Since the US Supreme Court overturned the Roe v. Wade case last week, abortion providers and patients have navigated the evolving legal situation surrounding abortion law and access. I had a hard time on Friday to gate.
In Florida, a law banning abortion 15 weeks later came into force the following Friday, when judges called it a state constitutional violation and said they would sign an order to temporarily stop abortion next week. The ban could have broader implications in the South, where Florida has wider access to procedures than its neighbors.
In Kentucky, the right to abortion was lost and regained within a few days. The so-called trigger law, which almost completely bans proceedings, came into force in a Supreme Court ruling, but a judge blocked the law on Thursday. That is, only two abortion providers in the state can resume patient consultation.
In Texas, abortion resumed during the first six weeks of pregnancy after a Houston judge stated that the patient had that right. At least until the new ban on virtually all abortions comes into force in the coming weeks. However, the state has increased uncertainty by blocking the order from the Texas Supreme Court and requesting prosecutors to now enforce a ban on abortion.
Legal disputes are almost certain to continue to cause confusion for Americans seeking abortion in the near future, and court decisions can immediately overturn access to procedures, states. There is an influx of new patients from the outside. Overwhelming provider.
Some cases include a trigger law specially designed to limit abortion in the event of Law's fall, while others have been suspended until the Supreme Court's ruling and are currently in force. It has been. Many legal objections to abortion restrictions claim that the State Constitution guarantees access to abortion.
Even if a woman travels outside the state with an abortion ban, she may have fewer options to end her pregnancy as the prospect of prosecution continues.
This week, Montana's planned parent-child relationship has stopped providing drug abortion to patients living in banned states such as South Dakota, Arkansas, Missouri, and Oklahoma. .. This move reflects how seriously the prospect of prosecution is taken, even for abortion donors in states that hold the right to abortion.
Planned Parenthood North Central States, which provides procedures in Minnesota, Iowa, and Nebraska, tells patients that they must take both medications in their regimen with an abortion permit. I have.
"There is a lot of confusion and concern that healthcare providers may be at risk, and healthcare providers limit their responsibilities so that they can provide care to those in need. I'm trying, "said director Dr. Daniel Grossman. Advancing New Standards in Reproductive Health, a research group at the University of California, San Francisco.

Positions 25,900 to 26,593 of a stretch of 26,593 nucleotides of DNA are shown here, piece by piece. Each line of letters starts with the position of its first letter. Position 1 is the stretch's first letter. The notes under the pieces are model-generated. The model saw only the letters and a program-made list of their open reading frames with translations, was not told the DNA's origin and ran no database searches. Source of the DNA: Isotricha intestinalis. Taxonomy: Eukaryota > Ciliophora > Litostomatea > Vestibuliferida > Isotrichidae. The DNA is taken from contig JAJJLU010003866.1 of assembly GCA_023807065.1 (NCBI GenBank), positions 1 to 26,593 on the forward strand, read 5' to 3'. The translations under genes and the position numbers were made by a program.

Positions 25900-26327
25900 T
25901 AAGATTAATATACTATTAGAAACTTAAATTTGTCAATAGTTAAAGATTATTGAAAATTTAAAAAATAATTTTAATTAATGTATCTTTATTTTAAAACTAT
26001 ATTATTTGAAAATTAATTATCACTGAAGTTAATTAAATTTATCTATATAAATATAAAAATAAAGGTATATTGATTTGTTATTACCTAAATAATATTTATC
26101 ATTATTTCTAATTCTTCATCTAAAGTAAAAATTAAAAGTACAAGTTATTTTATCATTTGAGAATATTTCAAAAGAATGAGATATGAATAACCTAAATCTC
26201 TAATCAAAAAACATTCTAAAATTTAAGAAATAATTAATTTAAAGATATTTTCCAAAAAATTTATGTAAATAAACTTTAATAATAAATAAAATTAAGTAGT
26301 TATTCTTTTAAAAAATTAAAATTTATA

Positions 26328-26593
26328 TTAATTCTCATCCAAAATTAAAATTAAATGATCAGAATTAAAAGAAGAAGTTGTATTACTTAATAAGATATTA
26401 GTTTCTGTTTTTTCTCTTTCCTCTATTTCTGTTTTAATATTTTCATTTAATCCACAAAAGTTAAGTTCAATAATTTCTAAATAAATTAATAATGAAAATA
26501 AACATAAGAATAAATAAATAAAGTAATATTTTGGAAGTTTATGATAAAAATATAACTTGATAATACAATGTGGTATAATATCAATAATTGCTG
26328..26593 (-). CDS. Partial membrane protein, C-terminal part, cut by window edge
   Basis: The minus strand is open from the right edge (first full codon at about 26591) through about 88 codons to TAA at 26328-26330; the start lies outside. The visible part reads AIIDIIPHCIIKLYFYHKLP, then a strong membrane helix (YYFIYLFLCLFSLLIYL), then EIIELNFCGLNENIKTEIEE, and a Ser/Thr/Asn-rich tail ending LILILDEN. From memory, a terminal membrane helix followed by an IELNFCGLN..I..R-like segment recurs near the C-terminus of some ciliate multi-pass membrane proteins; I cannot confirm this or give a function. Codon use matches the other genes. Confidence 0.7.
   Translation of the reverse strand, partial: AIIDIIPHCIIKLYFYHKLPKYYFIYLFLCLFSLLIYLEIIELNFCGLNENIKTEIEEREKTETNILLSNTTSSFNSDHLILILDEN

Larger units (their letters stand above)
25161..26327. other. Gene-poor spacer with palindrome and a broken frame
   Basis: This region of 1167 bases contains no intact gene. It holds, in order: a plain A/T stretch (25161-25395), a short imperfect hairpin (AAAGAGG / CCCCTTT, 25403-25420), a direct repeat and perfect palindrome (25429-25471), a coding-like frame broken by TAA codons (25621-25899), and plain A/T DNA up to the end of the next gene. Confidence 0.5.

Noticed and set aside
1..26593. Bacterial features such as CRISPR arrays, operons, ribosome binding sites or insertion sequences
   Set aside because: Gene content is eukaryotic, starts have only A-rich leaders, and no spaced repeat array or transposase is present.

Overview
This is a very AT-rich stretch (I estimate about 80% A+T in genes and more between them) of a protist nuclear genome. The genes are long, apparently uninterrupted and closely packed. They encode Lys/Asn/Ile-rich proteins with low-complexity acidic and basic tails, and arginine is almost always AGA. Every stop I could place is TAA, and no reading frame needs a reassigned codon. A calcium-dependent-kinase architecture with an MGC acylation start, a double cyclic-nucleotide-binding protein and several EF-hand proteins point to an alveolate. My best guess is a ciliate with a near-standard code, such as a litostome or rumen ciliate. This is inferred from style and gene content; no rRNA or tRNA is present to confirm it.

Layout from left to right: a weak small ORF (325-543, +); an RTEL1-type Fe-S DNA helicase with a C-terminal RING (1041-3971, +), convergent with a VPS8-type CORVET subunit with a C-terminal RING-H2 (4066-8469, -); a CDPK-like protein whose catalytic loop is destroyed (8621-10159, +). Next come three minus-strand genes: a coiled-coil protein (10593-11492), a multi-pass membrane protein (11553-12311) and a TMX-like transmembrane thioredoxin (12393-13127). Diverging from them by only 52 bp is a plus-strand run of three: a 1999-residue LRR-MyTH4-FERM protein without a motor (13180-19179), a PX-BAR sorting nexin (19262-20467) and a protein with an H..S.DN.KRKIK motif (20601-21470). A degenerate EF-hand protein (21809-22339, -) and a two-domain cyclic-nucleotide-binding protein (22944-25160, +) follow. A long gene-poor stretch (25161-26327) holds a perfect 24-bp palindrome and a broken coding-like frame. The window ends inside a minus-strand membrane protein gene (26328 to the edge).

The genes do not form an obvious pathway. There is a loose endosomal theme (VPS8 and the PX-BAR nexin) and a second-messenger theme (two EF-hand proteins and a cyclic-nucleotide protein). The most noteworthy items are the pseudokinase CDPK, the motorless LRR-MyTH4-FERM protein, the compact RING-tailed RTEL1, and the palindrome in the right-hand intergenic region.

Planned Parenthood North Central States spokeswoman Emily Bisek tells patients that it must be legal to complete a drug abortion in an "unknown and ambiguous" legal environment. He said he decided. , You should take 2 tablets at 24-48 hour intervals. She said most patients in the banned states are expected to opt for surgical abortion.
The use of abortion drugs is the most common way to end pregnancy since 2000, when the U.S. Food and Drug Administration approved mifepristone, the leading drug used for drug-induced abortion. The method. It is an abortion drug when taken with misoprostol, a drug that causes spasms that empty the uterus.
Access to pills has become an important battle for abortion rights, and the Biden administration is preparing to claim that the state cannot ban FDA-approved medicines.
Kim Floren, called Justice Empowerment Network, which runs an abortion fund in South Dakota, said the development would further limit women's choices and could increase the number of people traveling to Colorado for abortion. I did.
"The purpose of these laws is to scare people anyway," Floren said of the abortion state ban and telemedicine counseling for drug abortion. "Logistics to actually do these is a nightmare, but it depends on the fact that people are scared."
South Dakota medical and bone disorder inspectors take medicine for abortion without permission. South Dakota law that threatens punishment for serious offenses came into force on Friday for prescribers.
Republican Governor Kristi Noem, an ardent opponent of abortion, said in a statement, "Doctors who deliberately violate the law and prescribe these medicines to end human life You will be prosecuted. "